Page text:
A service sector survey and the first peek at December's jobs
market are likely to sway stock and bond markets.
Stock index futures are pointing slightly lower early Wednesday
ahead of the release of the morning's economic reports.
The Institute for Supply Management report on the service sector
for December is expected to show a slight gain to 55.5. That would
be the highest point reached since May 2006, well before the
recession began in December 2007.
Payroll company ADP will also release its monthly report on
private sector hiring. Economists expect employers added 100,000 to
their payrolls last month.
In premarket trading, Dow Jones industrial average futures are
down 64 points, or 0.5 percent, to 11,555. S&P 500 futures are down
8, or 0.6 percent, to 1,257. Nasdaq 100 futures are down 13, or 0.6
percent, to 2,232.
A service sector survey and the first peek at December's jobs
ATLANTA - A panel weighing an overhaul of Georgia's tax
code is set to hold what's expected to be its final meeting on
The Special Council for Tax Reform and Fairness for Georgians
must make its recommendations to the state Legislature by Monday's
start of the legislative session.
The panel is weighing whether Georgia should place the sales tax
back on groceries, boost the tax on cigarettes or reduce the
state's income tax. State lawmakers would have to approve any
In fact, Kowtko says, although she's been looking for work for more than five months, only this last month did her resume really take shape and her job search take off.
"I have gotten phone interviews, I now have a couple of face-to-face interviews set up, so I'm thinking maybe some of my changes did help", says Kowtko.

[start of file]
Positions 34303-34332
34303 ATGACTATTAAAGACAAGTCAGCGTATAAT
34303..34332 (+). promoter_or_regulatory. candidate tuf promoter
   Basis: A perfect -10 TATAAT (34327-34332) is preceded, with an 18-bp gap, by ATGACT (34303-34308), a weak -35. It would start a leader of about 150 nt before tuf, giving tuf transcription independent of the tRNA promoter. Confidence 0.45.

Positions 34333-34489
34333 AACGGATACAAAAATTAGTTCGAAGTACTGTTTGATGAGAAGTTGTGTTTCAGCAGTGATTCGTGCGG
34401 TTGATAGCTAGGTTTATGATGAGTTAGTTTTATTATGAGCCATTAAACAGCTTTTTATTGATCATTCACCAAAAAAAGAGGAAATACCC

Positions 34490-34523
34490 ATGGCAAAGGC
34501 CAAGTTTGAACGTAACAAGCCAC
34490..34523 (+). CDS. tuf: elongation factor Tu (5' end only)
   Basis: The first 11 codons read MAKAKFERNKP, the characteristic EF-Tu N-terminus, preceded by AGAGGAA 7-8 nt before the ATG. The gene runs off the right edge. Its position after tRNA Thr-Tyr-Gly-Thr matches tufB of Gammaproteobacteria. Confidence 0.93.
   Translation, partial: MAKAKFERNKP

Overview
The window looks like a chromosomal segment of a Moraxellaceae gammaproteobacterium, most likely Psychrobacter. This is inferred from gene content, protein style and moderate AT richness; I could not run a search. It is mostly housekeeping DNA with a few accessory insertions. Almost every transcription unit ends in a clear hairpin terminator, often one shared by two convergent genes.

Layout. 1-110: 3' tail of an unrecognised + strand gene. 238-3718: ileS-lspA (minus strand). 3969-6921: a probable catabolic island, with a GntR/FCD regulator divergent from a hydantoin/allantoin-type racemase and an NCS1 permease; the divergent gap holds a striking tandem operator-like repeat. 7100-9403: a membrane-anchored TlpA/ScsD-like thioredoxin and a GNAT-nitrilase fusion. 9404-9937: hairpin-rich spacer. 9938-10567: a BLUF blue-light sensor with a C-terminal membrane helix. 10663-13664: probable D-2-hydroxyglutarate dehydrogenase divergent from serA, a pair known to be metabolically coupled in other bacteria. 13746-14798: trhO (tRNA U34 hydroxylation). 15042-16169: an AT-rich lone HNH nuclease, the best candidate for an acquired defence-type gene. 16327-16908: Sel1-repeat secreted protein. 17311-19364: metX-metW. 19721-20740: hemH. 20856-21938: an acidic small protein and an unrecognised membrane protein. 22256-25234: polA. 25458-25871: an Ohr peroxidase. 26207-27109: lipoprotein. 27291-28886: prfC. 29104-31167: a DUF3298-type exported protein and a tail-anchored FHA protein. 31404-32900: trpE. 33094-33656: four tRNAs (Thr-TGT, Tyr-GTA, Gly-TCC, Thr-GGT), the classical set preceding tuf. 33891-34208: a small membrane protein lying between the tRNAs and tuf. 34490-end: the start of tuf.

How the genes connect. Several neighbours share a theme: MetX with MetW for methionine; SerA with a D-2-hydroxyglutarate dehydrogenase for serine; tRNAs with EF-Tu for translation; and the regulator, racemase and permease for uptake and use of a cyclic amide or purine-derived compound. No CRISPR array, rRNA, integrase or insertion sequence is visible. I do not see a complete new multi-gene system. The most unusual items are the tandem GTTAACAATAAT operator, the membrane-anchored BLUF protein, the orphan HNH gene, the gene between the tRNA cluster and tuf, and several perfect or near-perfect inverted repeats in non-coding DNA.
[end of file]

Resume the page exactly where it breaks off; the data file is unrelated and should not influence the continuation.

Such changes are what experts say every job seeker should be making.
"If you really want to stand out, you want to point to things that are specific to you as a professional that no one else has", advises Krista Canfield of LinkedIn.
The folks at LinkedIn recently mined the profiles of their 85 million users to find the most overused phrases -- the ones you'll want to get rid of.
Topping the list: extensive experience.
"If I'm a sales professional and I'm looking for new clients I want those clients to know I have eight to ten years of experience, not extensive experience", says Canfield. "Extensive could mean a year, it could mean two years, three years? Being more specific is really important."
"I see thousands of resumes. "The most common mistake that it's a biography", says Techskills" Megan Pittsley.
Pittsley is Director of Career Services at TechSkills of San Jose.
"If it's not something you've done in the past fifteen years, someone really is probably not going to hire you to do that today", warns Pittsley.
Pittsley says the smartest job seekers create, in essence, a new resume for each job opening, going so far as to take keywords out of the actual job description and working them into their resume.
It is a lot of work, so you need to be choosy about where you apply.
"And really putting a lot of effort into each application, it should be taking you probably an hour for each cover letter and resume for each position", advises Pittsley.